Imagine a world where tuition at an Ivy League college is $4,500, with room, board, and books another $5,700, for an annual bill of just over $10,000. Given what students can earn throughout the year, they could work their way through a good college without taking out loans. This world existed once. In 1900, these amounts, adjusted for inflation, were what it cost to attend the University of Pennsylvania.
President-elect and Penn grad Donald J. Trump’s campaign signature, "Make America Great Again," has raised hackles among the cognoscenti. How can America have ever been great in the first place, given slavery, conquest, and inequalities in the nation’s past? There is one aspect of America’s history, however, that we really should agree was better. Before the last generation or so, college was affordable. Prices were vastly lower than today. And there was no such thing as student debt, even among students from impecunious circumstances.
A tremendous irony of the era of the "democratization" of higher education, when over the last 50 years the proportion of Americans attending college rose markedly, is that the cost of college, which had never much budged, shot up stratospherically. Today the price tag at Penn (which is representative) is five and a half times that of 1900, adjusted for inflation.
Two aspects of the Trump domestic program can go a long way in addressing the college affordability problem at its roots. The first is tax reform. During the campaign, Trump proposed clearing out loopholes in the tax code in exchange for a top income-tax rate of 25 percent and a top corporate rate of 15 percent. These compare with current rates of 39.6 percent and just over 35 percent, respectively.
The opportunity presented by tax reform to colleges and universities is significant, even revolutionary. The lower the rate of tax on high earners, the more fortunes can be gained by a large number of people. This is the predicate of a return to the original, successful fiscal model of the university: endowments that finance virtually all operations, with tuition topping off cash flow and making students have skin in the game.
The second favorable aspect in the Trump program is his insistence that climate change is a hoax. Climate science is big money in universities today, with grants from the federal government totaling in the hundreds of millions per year. There is a cui bono problem with the research establishment’s position that vigorously addressing climate change is an urgent matter.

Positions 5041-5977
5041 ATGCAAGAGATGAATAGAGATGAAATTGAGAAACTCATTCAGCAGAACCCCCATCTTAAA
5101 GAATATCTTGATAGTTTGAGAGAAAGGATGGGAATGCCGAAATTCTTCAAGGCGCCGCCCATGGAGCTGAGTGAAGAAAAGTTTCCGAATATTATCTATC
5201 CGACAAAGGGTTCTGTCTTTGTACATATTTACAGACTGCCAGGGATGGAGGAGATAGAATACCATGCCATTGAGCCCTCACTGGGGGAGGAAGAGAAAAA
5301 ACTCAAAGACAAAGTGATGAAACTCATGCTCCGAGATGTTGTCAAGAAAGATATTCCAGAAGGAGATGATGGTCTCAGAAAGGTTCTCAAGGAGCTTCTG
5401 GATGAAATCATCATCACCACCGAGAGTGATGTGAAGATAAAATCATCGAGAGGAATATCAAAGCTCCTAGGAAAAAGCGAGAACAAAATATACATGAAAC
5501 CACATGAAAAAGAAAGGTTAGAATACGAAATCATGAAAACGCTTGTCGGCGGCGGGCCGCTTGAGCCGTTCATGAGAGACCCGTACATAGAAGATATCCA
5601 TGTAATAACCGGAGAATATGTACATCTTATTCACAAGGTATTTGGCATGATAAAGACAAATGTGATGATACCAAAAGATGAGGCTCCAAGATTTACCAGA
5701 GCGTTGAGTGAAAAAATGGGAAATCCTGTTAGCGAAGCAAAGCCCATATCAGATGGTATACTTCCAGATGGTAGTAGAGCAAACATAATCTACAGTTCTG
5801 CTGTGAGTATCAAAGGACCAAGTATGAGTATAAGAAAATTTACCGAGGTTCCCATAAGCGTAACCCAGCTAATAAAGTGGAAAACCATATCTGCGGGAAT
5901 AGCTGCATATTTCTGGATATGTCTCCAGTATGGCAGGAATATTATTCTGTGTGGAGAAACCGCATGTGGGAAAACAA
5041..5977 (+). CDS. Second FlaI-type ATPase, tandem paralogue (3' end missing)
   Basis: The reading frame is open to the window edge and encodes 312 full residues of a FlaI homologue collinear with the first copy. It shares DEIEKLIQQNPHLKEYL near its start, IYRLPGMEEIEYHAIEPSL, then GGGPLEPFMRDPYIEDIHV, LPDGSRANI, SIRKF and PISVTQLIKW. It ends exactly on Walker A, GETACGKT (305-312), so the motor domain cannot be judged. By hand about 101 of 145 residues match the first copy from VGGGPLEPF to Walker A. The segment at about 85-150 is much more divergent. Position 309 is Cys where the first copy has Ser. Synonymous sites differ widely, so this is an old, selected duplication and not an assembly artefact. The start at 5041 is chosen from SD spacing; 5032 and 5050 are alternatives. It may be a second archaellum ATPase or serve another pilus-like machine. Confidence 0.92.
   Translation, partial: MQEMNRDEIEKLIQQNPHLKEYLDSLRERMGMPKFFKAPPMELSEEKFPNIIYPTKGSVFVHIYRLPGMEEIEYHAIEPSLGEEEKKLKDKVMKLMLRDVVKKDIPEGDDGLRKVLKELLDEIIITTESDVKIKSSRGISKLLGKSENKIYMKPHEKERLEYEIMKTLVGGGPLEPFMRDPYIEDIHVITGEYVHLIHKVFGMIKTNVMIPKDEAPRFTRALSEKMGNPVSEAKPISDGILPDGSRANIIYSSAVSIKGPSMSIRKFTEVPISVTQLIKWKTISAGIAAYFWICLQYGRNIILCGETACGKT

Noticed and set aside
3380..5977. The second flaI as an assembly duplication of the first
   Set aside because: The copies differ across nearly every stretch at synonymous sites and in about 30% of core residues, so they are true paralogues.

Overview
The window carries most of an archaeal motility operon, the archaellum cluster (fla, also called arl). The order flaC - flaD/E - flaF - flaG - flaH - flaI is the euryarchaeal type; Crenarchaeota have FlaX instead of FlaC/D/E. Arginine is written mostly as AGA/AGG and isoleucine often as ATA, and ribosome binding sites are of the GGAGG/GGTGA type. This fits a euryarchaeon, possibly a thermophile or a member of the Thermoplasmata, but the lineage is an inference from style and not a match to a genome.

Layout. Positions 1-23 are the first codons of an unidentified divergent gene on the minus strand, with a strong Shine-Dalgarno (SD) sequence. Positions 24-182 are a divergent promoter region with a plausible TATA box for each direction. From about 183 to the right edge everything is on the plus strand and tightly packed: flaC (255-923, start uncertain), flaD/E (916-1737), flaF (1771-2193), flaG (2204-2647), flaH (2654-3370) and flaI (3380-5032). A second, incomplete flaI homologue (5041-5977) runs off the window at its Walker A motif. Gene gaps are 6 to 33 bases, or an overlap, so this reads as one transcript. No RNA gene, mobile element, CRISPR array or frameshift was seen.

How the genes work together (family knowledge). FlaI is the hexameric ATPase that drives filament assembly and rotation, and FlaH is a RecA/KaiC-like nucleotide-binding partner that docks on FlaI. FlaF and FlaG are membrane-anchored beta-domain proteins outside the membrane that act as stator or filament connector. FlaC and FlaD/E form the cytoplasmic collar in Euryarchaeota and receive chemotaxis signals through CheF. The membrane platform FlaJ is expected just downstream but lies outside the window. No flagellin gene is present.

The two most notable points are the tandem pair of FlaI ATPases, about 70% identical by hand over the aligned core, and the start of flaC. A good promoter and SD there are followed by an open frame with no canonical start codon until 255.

The Trump tax-reform and climate-change positions present an avenue for a grand bargain. Colleges can free themselves from concern that Trump and the Republican Congress will cut off funding, for climate science or whatever purpose, by taking advantage of the tax reform and raising money from the pool of philanthropic dollars sure to be enhanced by it. Given that a large class of potential donors necessarily includes variegated political opinions, colleges would be able to finance research they found valuable, including on climate change, as they saw fit.
The risk of the "single payer" federal-funding model — as the public-choice school of theory has long shown — is that the government may have poor views. This risk can be overcome by democratizing funding such that the private sources of endowment growth are many and deep — precisely the effect of a tax-rate cut in the largest economy in the world.
Last year, while I was a visiting scholar in conservative thought and policy at the University of Colorado at Boulder, I spoke often with the institution’s executives about such a grand bargain. In a successful metropolitan area like Denver, a popular university like CU should, given good economic growth and low tax rates, be able to raise a considerable endowment — perhaps $10 billion in a decade’s time. CU could then forgo the roughly $500 million in federal research support it currently grosses, while shedding compliance costs.
As for the argument that lowering tax rates decreases the write-off value of philanthropic giving, the marginal dollar earned by a rich person is that most likely to be dedicated to philanthropy. A tax-rate cut at the top frees up money to flow to endowments.
The government should own up to the inevitable conclusion that it created the college-cost problem. Its compliance mandates, its tuition tax breaks, and above all its invention and flogging of student loans — these added expenses and jacked up the average student’s short-term ability to pay, which became reflected in prices. The rich were off the hook for picking up the tab because of high tax rates. The incoming president offers a path to making America’s higher education great — as in affordable, mission-oriented, and paid for by those with the most means — again.
Brian Domitrovic is chair of the history department at Sam Houston State University and the author, with Lawrence Kudlow, of JFK and the Reagan Revolution: A Secret History of American Prosperity (Portfolio, 2016).